Secaucus’ Ulrich picking up slack after two standouts graduate

The first time Kristina Ulrich walked into a Secaucus High School girls’ basketball practice seven weeks ago, there was a different feeling.
That’s because for the first time in ages, Julia McClure and Andie Lennon were not there. McClure is off playing basketball at Wagner College. Lennon is playing at Caldwell. Ulrich was left to handle things on her own.
“It was definitely a little weird, because I played with both of those guys since third grade,” said Ulrich, a senior guard for the Patriots. “I knew it was going to be tough to get used to.”
Gone were the two key components to the Patriots’ amazing 27-1 season a year ago that included the school’s first-ever Hudson County Tournament championship. McClure, the 2014-2015 Hudson Reporter Female Athlete of the Year, and Lennon took nearly 3,500 combined points and over 100 victories with them out the door.
Ulrich was left as the main returnee, along with fellow senior Julia Pischetti.
“I knew I had to step up,” Ulrich said. “I don’t know if I felt that much pressure, but I knew we had two really good teammates leaving and I was going to have to fill a bigger role.”
Secaucus head coach John Sterling knew that Ulrich had to be the one to lead the way.
“She obviously had to find a bigger role for us, because as the point guard, the ball was now going to have to be so much in her hands,” Sterling said. “But I was so confident that she could do it. She’s very comfortable in doing what she does.”
Ulrich isn’t the most vocal person in the world.
“She’s actually a pretty quiet girl,” Sterling said. “She lets her actions speak for her. She goes hard all the time and loves to play. A true leader leads by example. Words don’t necessarily need to be spoken. We have a very young team and the younger girls on the team all look up to her.”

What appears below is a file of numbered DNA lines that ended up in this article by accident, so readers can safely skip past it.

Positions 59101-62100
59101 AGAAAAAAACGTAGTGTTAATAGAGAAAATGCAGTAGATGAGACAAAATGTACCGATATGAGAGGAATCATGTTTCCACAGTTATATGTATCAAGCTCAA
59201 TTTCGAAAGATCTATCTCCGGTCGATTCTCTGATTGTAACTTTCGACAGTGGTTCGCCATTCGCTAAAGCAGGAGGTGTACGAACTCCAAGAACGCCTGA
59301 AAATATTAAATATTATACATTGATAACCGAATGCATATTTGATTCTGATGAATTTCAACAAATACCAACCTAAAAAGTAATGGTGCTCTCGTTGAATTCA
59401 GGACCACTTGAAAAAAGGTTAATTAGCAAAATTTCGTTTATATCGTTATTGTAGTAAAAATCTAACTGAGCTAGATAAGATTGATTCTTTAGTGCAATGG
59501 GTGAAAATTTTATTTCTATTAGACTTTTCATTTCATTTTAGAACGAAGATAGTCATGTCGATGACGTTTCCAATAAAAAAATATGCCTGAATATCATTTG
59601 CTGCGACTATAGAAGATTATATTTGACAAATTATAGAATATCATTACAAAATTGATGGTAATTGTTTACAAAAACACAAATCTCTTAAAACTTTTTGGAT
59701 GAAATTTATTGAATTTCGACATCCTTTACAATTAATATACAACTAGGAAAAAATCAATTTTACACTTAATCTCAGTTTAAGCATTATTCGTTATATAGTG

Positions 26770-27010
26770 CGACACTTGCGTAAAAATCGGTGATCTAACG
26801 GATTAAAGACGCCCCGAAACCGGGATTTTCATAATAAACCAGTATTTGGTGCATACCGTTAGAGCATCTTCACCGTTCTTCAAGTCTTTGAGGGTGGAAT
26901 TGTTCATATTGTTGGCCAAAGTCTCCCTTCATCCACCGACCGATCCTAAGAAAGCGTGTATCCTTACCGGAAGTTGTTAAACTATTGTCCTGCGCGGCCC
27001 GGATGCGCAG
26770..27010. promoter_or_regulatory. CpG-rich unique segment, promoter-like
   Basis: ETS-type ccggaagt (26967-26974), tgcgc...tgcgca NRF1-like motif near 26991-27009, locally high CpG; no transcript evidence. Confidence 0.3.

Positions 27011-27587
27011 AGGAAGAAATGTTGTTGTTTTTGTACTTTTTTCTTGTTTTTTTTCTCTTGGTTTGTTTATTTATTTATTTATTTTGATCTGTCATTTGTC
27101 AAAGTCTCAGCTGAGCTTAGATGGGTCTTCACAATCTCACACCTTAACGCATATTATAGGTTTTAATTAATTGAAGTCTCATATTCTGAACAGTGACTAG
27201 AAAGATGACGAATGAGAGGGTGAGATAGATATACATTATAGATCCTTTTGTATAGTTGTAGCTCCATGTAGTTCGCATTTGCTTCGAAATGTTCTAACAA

That includes one important younger player – namely her little sister, Amanda, who is a freshman and on the team.
The two sisters have had a healthy rivalry going back to when they were toddlers.
“We’ve been going at each other, one on one, since like first grade,” Kristina Ulrich said. “We have a court in the backyard where we play against each other all the time. We’re pretty competitive. We go back and forth. I’m older, so I have to be better, right? But if you ask her, right away, she’ll say she’s better. That’s just the way it is.”
The two Ulrich sisters are part of an extended family that has produced its share of incredible athletes in Secaucus. There were the Schlemms and the Roesings and the Ulrichs. They’re all related.
Kristina’s aunt, Sheila Ulrich Rivera, was a standout athlete in her day at Secaucus and is currently the head volleyball coach. Her cousins, Cory and Danielle Roesing, are former Hudson Reporter Female Athletes of the Year. Her cousins, Ed, Bobby and Sean, were all excellent multi-sport athletes during their days at Secaucus. Zac, Kyle and Katelyn Schlemm were also great athletes at Secaucus. They’re all cousins as well.
“I quickly learned about the family tree and found out that everyone seems to be related,” Sterling said.
“People laugh and say that it’s practically half of the whole town that’s related,” Kristina Ulrich said. “Everywhere I go, I meet someone and they say, ‘Oh, you’re related, too?’”
The key relation these days is her little sister. For once, the two are teammates, not combatants in the family backyard court.